Trump's Ultimate Deal Will 'Die on the Rocks of Jerusalem,' if U.S. Recognizes Israeli Capital, Palestinians Warn

With Arab world up in arms over potential change to Jerusalem's status, Palestinian officials warn violence could breakout and peace talk could stop

In this July 25, 2017 file photo, Jerusalem's Old City is seen trough a door with the shape of star of David. Turkey and the Palestinians have warned of dire diplomatic repercussions in the Middle East if President Donald Trump goes ahead with a possible recognition of the hotly contested Jerusalem as Israel's capital. The Arab League with almost two dozen member states was to discuss the controversy later Tuesday, Dec. 5, 2017.
Oded Balilty/AP

If U.S. President Donald Trump recognizes Jerusalem as the capital of Israel, the Palestinian Authority will cut off all relations with the United States and any attempt to move ahead with the Israeli-Palestinian peace efforts stop dead in their tracks, a top Palestinian official said.

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Warning such a move would destroy the credibility of the Americans as mediators, Nabil Shaath echoed the sentiment voiced by numerous Arab countries in the past day.

"So Mr. Trump came up with the slogan of the 'deal of the century,' or 'the mother of all transactions', like Saddam Hussein would say.  But the mother of all the deals dies here on the rocks in Jerusalem if he says tomorrow that the U.S. recognizes a united Jerusalem as the capital of Israel," Shaath told reporters.

"It removes any chance he will play a role in an agreement. There is no deal that begins with the destruction of the two-state solution."

Calling even the possibility of this happening "a bombshell," Shaath, the former Palestinian chief negotiator in peace talks with Israel, said it would "completely destroy any chance for [America] to play the role of an honest broker.

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Shaath said the Palestinians would turn to other countries to serve as mediators in future peace negotiations should Trump proceed with such a decision on Jerusalem. He mentioned China, Russia or European countries as possible replacements for the lead role the United States has taken for decades.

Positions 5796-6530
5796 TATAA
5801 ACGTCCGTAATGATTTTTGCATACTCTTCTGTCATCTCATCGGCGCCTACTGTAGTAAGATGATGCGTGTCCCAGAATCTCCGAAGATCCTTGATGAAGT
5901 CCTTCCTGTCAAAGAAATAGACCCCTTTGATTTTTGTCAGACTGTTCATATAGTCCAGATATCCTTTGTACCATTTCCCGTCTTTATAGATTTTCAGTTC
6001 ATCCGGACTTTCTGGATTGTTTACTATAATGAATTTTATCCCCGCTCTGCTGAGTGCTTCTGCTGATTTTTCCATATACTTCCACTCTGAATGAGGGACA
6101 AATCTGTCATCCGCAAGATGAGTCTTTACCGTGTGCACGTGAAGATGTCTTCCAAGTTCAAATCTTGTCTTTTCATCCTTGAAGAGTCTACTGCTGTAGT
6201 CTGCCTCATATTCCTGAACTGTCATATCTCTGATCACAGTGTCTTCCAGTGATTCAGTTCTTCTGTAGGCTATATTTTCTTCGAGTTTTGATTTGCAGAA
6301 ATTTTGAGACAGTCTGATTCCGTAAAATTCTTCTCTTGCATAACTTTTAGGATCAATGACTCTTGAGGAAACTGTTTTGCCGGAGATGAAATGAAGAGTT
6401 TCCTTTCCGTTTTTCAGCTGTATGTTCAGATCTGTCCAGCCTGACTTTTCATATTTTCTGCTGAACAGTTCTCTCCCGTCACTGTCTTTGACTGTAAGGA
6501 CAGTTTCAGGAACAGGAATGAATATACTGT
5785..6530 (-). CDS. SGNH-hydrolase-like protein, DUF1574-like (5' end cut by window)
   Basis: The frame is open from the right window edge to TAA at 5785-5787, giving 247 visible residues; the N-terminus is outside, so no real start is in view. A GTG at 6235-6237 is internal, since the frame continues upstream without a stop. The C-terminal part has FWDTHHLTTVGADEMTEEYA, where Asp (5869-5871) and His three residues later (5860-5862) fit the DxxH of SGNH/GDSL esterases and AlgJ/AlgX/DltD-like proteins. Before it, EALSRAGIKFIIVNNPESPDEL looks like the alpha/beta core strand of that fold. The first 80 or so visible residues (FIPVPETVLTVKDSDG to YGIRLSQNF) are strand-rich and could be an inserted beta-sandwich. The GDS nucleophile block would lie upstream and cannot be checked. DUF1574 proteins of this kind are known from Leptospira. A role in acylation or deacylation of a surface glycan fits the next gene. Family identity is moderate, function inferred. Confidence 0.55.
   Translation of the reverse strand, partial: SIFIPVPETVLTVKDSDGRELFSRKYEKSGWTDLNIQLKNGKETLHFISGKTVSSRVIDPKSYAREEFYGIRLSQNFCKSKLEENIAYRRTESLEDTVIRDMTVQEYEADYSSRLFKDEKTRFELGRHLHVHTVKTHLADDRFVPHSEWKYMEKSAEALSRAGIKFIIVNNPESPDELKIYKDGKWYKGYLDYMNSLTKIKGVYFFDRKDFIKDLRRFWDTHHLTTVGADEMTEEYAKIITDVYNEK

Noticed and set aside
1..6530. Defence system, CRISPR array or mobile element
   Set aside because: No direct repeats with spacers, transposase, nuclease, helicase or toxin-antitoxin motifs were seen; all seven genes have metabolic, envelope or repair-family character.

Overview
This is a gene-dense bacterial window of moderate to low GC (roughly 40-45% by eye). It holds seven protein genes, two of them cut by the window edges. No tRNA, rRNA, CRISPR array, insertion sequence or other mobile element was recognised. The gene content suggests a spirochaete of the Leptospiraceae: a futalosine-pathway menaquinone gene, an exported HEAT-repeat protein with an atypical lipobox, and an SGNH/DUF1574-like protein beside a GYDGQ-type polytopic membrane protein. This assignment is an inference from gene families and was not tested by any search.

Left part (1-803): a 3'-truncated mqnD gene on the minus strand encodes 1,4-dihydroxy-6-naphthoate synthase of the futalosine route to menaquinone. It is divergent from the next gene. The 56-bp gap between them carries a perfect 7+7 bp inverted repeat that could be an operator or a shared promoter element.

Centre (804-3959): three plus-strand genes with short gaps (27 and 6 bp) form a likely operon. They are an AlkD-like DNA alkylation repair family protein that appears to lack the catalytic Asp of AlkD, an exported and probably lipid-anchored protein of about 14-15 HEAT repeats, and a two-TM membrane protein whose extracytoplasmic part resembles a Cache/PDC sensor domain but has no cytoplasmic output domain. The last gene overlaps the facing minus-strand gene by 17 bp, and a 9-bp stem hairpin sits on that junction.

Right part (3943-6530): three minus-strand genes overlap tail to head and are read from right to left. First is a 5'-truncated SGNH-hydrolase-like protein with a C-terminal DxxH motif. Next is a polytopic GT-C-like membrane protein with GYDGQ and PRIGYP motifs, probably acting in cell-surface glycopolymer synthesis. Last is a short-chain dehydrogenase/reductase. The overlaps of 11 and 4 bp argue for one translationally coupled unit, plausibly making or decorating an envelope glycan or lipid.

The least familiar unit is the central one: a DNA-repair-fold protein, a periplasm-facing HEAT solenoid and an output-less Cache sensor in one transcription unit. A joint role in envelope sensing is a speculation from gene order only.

Shaath also said that although the Palestinian leadership is not looking for the situation to turn violent, playing with the status of the contested city of Jerusalem, claimed by both Israelis and Palestinians as their capital, could spark unrest.

"Everyone has conveyed the message that it would destroy any chance for peace. We do not want to reach violence, but we cannot prevent violence. ISIS is recruiting people to defend Jerusalem," said Shaath.

Even if the American recognition applies only to western Jerusalem, such a declaration would still be outside the international consensus and therefore be considered just as destructive, he added.

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Meanwhile, another senior Palestinian official told Haaretz that the administration received messages from Egypt and Saudi Arabia saying that even if Trump did decide to recognize Jerusalem as Israel's exclusively, they did not expect violence to break out. Both countries, however, issued formal and official statements warning of dire implications in Arab and Islamic countries should a decision like this be issued.

Shaath did not specify whether the threat to break off ties with the United States would include the possibility of not hosting U.S. Vice President Mike Pence during his scheduled visit to the region in two weeks.

Meanwhile, the Arab League met in Cairo Tuesday to discuss the Jerusalem question and warned the U.S. against the move. The group is meeting at the request of the Palestinians and Jordan ahead of Trump's expected speech on Wednesday where he is expected to announce his intentions on Jerusalem.

Ahmed Aboul-Gheit spoke on Tuesday after the meeting in Cairo and said the possible U.S. decision would be a "dangerous measure that would have repercussions" across the entire Mideast region. He also urged the Trump administration to reconsider.

On Tuesday, vociferous Arab and Muslim opposition to any possible U.S. recognition of the hotly contested city of Jerusalem as Israel's capital began.

Turkey threatened to cut ties with Israel; the Palestinians warned they would halt contacts with their U.S. counterparts, and key Washington ally Saudi Arabia spoke out strongly against such a possible step.

The backing of regional powerhouse Saudi Arabia is crucial to any White House plans to promote a possible Mideast peace deal. President Donald Trump has promised to broker the "ultimate deal" but has not divulged details.

His next move concerning Jerusalem remained shrouded in mystery.

U.S. officials have said he may recognize Jerusalem as Israel's capital this week as a way to offset the likely decision to delay his campaign promise to move the U.S. Embassy there. Trump's point-man on the Middle East, son-in-law Jared Kushner, later said the president has yet to decide on his decision.